Commissioned by the Vancouver Art Gallery, Ought Apartment was intended as "a critique of the ethical and environmental costs to which we will satisfy the ideal that our home is a reflection of ourselves." Despite Terris's claims for it as a work of art freighted with serious meaning, however, what it may have most resembled to ordinary viewers was a time warp in a furniture store or a changing life styles exhibition at a world's fair. Nonetheless, Canadian Art magazine named it one of the Top 10 Exhibitions of 2009--a sure sign of the poverty of the contemporary artworld.

Another project lauded by O'Donoghue was a "performance" piece entitled Free Irish Scones, created by Sarah Browne, an Irishwoman living in Poland. As you might guess from the title, it consisted of her distributing free Irish scones. Does that sound familiar--remember Brinco, cited above? But to savor the full flavor of Browne's "relational" art, one should read her exposition of the scones piece, which typifies the thinking behind this sort of work:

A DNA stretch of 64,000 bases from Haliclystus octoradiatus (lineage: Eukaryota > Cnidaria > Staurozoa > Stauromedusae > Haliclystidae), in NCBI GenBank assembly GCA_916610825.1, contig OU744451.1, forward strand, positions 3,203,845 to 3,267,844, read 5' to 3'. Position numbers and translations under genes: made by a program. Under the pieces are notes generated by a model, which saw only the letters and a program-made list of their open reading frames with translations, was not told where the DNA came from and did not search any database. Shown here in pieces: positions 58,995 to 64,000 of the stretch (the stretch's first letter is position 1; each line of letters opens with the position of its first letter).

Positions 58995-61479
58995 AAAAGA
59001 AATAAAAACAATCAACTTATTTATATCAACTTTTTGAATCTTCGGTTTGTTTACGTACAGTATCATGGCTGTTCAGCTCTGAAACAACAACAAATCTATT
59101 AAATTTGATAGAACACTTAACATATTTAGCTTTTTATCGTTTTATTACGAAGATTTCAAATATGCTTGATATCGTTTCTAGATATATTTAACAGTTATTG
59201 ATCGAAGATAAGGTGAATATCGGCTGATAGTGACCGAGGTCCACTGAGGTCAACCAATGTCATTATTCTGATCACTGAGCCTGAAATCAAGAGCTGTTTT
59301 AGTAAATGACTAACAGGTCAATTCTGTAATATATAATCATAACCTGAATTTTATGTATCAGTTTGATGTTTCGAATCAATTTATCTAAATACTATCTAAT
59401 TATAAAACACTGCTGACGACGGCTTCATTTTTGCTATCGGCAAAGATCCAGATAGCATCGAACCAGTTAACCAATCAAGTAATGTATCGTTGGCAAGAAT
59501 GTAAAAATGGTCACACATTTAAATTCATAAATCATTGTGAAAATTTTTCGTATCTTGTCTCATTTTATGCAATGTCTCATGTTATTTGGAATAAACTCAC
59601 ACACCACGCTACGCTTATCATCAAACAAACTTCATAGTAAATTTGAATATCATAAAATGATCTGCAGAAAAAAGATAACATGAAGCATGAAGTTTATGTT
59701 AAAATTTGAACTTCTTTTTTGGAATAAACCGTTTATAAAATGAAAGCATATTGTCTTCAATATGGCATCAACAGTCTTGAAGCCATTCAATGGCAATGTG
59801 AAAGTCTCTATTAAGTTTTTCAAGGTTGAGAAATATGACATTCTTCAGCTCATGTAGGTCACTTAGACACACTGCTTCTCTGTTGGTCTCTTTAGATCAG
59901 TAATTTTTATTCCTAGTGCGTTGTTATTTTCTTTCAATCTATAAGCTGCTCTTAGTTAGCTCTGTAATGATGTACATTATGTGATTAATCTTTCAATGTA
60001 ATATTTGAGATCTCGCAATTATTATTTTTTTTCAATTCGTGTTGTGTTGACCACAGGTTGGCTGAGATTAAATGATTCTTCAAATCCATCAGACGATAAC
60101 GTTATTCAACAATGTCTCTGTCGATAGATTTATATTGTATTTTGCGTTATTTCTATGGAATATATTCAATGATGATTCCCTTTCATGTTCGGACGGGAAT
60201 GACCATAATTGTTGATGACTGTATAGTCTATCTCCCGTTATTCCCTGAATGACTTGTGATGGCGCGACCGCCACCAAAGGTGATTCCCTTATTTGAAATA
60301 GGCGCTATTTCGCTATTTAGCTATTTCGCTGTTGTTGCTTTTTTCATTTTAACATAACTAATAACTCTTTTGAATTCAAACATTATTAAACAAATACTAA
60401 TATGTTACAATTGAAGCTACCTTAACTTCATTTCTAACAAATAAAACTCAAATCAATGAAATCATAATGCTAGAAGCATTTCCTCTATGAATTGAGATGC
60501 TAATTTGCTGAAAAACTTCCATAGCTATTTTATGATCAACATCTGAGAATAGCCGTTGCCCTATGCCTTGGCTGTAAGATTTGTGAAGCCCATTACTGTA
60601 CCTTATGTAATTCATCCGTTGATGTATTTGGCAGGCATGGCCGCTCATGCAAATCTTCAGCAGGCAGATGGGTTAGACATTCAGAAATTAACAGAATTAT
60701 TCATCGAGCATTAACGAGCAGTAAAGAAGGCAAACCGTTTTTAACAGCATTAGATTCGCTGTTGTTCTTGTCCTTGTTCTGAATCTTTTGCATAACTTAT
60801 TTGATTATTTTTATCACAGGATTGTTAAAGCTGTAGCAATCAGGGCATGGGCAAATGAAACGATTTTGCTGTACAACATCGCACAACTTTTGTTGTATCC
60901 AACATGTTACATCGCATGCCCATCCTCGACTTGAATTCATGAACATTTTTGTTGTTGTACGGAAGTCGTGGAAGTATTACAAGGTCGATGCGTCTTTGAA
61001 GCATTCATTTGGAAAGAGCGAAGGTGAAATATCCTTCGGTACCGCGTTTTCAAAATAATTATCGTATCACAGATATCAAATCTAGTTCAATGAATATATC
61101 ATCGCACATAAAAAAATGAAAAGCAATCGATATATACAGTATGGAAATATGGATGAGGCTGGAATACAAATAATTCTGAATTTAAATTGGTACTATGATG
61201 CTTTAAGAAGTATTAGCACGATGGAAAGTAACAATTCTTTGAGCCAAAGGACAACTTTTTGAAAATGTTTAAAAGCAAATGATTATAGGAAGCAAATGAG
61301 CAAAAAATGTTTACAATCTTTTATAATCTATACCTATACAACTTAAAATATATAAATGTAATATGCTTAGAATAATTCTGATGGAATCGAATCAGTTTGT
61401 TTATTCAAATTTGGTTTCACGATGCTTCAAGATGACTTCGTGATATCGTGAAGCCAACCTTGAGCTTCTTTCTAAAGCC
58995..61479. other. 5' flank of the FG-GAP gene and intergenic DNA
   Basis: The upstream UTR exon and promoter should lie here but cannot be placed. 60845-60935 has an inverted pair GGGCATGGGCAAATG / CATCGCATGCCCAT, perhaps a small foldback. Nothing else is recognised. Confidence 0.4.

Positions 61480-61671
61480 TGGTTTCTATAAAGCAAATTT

[M]y intervention in the city [of Krakow] attempted to initiate a modest point of contact by addressing bodily needs and points of cultural similarity/difference. I made a bricolage version of the [ubiquitous] Polish stall[s that sell obwarzanki, Polish pretzels] from a discarded bedframe, painted it green, and replaced the otwarzanki [sic]with a few hundred Irish scones, to be given away in the main city square.
Using tourist clichés as visual props, this work was an attempt to spark a social interaction and 'cultural exchange' . . . on a micro level. . . . This activity prompted a number of conversations with other visitors, city dwellers and bread sellers, as well as people who wished to photograph me, thinking I was some kind of curious tourist attraction.

According to O'Donoghue, work of this kind relates to "our keenest insights into problems of contemporary life" and is "guided by our finest ideals as to what it means to be a person."

Actual Practice in K-12 Classrooms

The professors of art education I have just cited are miles apart in their assumptions and concerns from teachers who are immersed in the day-to-day realities of dealing with young children, often of widely differing abilities, from various backgrounds. The highly successful approach developed by Beth Olshansky, for example, was informed by her own practical experience as the mother of a child with initial reading difficulties. By combining art-making with reading and writing she has been able to help teachers achieve remarkable results in both areas.